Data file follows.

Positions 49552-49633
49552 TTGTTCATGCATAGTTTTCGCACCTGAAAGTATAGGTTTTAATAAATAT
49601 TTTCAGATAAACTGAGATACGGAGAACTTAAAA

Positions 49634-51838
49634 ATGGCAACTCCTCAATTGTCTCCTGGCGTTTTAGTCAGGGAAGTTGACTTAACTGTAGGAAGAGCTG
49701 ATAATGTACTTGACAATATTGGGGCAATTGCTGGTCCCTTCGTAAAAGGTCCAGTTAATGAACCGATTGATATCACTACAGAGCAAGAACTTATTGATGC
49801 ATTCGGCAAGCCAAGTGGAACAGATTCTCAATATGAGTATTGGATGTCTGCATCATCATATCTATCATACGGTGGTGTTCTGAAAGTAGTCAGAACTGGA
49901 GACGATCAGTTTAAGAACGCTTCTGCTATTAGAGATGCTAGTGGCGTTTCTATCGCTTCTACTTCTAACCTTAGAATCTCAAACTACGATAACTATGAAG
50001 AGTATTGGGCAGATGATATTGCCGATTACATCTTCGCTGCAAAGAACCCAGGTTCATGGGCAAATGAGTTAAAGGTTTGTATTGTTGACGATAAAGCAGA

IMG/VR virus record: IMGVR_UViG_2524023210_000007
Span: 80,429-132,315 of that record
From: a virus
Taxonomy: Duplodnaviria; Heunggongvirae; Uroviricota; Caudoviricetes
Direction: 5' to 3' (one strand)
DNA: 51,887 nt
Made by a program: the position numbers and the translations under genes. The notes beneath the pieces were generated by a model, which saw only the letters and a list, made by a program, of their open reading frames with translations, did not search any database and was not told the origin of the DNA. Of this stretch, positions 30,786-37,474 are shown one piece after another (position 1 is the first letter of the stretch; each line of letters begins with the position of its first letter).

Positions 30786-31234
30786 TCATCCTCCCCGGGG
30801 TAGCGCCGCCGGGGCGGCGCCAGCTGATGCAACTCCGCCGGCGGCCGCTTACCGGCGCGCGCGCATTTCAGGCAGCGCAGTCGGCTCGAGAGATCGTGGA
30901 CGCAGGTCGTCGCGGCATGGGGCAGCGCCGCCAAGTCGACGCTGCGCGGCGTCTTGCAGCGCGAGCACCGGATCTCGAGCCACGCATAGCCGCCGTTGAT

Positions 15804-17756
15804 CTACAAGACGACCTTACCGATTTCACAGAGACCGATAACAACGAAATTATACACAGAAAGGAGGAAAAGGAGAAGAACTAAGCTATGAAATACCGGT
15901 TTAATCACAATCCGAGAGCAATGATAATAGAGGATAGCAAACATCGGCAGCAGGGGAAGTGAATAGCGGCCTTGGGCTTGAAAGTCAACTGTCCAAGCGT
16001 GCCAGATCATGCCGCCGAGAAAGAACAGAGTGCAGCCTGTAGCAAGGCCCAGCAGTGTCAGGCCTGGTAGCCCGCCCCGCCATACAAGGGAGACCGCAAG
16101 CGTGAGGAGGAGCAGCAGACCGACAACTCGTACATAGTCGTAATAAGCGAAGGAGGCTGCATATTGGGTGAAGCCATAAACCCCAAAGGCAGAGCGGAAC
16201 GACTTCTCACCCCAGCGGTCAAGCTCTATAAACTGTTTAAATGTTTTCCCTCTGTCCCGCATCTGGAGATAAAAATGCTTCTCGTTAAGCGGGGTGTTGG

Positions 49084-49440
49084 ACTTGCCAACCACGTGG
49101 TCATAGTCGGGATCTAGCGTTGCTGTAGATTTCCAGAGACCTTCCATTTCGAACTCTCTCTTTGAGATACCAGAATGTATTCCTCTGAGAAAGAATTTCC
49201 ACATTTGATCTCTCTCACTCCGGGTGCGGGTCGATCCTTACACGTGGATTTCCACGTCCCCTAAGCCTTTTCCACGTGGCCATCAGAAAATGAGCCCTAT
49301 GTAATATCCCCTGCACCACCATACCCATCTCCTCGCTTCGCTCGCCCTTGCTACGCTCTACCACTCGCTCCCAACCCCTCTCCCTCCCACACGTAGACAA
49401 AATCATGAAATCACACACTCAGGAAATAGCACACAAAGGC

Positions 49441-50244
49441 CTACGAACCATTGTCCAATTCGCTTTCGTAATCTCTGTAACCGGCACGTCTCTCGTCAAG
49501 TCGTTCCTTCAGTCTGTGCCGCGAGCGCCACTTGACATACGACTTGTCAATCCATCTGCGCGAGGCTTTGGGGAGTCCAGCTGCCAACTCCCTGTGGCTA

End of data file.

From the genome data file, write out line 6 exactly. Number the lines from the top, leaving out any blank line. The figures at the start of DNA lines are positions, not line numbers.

49701 ATAATGTACTTGACAATATTGGGGCAATTGCTGGTCCCTTCGTAAAAGGTCCAGTTAATGAACCGATTGATATCACTACAGAGCAAGAACTTATTGATGC